The team’s flaws made them more interesting. They don’t walk; they don’t hit a lot of homers. They didn’t have dominant starting pitching. They got by on the grit and moxie and the intangible stuff stat guys can’t really account for and a lot of guys playing well at the same time. The Royals employ a large analytics department, but the Royals World Series win was a disjointed happy chaos of line drives and bloops and cracked bats and hustle and succeeding through boldness rather than following a program. If the Royals had just analyzed the heck out of the Mets, it wouldn’t have been as satisfying of a victory.
After 2014, I never thought the Royals could top the fun of the first playoff run.
And yet, they surpassed it in 2015. For all the talk of theatrics in 2014, and the Bad Boys label to open 2015, what was at the root of it all was a team of guys who came up in the minors together, who won in the minors together, and who learned to be big leaguers together. Add some veteran help, some lucky breaks, and the right guy in charge to allow them to enjoy the game, and they became a sensation that re-ignited a city’s love of baseball.
And in the process, they paid off the loyal fans who’d been dreaming of a championship all along.
In 1991, at the conclusion of the World Series, CBS ran the credits with a partial narration of “Green Fields of the Mind,” an essay by Bart Giamatti, brief Commissioner of baseball. It’s best known for the opening lines:
It breaks your heart. It is designed to break your heart. The game begins in the spring, when everything else begins again, and it blossoms in the summer, filling the afternoons and evenings, and then as soon as the chill rains come, it stops and leaves you to face the fall alone. You count on it, rely on it to buffer the passage of time, to keep the memory of sunshine and high skies alive, and then just when the days are all twilight, when you need it most, it stops.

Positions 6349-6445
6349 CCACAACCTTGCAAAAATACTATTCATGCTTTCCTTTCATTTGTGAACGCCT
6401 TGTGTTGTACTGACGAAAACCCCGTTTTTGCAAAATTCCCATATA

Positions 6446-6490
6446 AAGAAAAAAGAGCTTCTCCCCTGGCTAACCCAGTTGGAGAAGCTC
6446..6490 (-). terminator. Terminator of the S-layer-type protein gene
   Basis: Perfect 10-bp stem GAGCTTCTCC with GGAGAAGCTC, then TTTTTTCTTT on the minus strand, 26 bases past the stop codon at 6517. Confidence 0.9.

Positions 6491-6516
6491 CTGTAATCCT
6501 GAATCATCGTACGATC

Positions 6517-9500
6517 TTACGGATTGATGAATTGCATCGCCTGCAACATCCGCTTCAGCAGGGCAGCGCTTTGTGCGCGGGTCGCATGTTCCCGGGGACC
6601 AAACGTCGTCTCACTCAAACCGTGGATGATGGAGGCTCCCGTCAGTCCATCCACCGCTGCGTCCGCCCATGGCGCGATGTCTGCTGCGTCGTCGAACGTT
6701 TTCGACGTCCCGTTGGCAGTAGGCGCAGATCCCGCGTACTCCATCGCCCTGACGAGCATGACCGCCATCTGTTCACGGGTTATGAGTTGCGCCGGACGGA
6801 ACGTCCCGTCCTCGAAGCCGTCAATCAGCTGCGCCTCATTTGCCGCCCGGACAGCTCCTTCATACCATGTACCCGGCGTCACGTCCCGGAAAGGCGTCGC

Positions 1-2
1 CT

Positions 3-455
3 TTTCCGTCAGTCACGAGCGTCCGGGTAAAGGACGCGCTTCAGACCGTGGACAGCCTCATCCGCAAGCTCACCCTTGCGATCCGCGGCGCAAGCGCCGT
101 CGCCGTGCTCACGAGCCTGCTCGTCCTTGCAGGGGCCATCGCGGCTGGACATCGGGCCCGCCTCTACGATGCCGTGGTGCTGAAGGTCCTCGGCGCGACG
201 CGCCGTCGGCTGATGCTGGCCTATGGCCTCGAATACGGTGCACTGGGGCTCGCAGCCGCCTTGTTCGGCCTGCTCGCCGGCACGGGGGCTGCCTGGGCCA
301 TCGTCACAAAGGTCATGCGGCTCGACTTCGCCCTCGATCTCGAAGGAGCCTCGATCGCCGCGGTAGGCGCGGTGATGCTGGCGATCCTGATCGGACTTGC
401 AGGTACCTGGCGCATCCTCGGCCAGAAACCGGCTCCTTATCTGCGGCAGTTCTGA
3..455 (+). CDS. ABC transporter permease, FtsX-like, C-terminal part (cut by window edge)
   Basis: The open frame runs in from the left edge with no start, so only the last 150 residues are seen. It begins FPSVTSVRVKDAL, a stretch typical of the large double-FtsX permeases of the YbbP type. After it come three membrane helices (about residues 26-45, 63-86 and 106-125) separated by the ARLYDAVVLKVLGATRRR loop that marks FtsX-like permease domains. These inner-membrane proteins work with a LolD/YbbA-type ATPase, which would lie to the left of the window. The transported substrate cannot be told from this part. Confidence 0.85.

I think Joe Posnanski once said “baseball is never as great as when you’re ten years old.” Well, I was eleven, but I think his point made sense. After watching what was arguably the best World Series ever, 11-year-old me bawled hearing that narration. It was exactly how I felt at the time. Baseball – this wondrous, timeless game – was done (for a few months, at least).
At some point, I started reading that essay at the end of every World Series, a ritual to come to grips with the impending twilight of winter. It reminds me that no matter how frustrating it might be to see Jason Kendall batting second, or Gil Meche being sent out too long, or Roberto Hernandez dying on the vine in the 9th, that this game means something deeply to me, and that a season of bad Royals baseball is still better than none. And in the moments when there was hope, such as after 2011, I read it with an eye towards future success. And it was an especially poignant read after Salvador Perez’s popup settled in Pablo Sandoval‘s glove in 2014.
I hadn’t read the essay this year because, obviously, the Royals won the World Series. “Green Fields of the Mind” recounts the last inning of the last game for the Red Sox in 1977, an inning that started with them down 8-5. After a base hit and home run, they pull within one and get another aboard with a single. The comeback ends, however, and the reality of the end of the year sets in.
It breaks your heart because you’re invested. You can’t have heartbreak if you don’t care.
Also, I like winning over heartbreak.